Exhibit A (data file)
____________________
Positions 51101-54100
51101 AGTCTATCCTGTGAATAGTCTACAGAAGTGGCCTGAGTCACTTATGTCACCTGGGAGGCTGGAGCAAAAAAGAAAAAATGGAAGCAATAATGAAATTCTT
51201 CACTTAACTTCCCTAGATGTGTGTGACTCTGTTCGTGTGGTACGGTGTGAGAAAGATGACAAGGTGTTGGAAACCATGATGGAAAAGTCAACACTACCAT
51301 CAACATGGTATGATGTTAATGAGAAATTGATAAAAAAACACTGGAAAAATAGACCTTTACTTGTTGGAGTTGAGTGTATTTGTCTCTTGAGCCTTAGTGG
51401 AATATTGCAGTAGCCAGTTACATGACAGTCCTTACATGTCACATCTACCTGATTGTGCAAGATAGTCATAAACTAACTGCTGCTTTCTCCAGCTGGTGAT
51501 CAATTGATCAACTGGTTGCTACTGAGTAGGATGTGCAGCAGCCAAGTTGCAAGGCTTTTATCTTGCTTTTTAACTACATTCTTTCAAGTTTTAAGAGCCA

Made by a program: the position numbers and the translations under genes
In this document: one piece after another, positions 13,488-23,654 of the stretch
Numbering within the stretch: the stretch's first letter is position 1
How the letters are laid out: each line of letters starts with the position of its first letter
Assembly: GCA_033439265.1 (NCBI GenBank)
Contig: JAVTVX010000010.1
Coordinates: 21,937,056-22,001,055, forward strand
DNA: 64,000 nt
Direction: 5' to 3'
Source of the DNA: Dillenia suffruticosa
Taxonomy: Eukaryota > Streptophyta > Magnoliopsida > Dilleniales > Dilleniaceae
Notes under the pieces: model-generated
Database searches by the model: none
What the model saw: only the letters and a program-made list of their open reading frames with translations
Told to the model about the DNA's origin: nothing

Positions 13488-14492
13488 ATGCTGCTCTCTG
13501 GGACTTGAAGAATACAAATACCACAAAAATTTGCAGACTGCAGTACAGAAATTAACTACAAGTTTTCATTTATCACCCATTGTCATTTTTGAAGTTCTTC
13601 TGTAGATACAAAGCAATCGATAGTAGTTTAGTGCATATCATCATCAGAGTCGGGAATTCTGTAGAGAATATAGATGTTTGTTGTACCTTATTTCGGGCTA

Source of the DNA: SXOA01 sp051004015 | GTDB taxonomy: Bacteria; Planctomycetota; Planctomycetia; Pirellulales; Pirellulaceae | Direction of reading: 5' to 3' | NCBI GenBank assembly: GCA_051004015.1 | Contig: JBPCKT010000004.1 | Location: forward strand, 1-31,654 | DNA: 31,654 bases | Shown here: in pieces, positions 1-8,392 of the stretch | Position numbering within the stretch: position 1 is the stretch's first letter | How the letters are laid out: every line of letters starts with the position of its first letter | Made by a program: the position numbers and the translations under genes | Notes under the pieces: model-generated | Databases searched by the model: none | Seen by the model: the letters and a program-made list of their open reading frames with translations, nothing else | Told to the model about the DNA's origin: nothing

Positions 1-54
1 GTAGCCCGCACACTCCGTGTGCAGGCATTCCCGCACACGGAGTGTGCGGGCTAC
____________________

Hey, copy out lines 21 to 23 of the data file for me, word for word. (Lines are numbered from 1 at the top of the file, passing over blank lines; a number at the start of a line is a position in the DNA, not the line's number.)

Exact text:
Told to the model about the DNA's origin: nothing

Positions 13488-14492
13488 ATGCTGCTCTCTG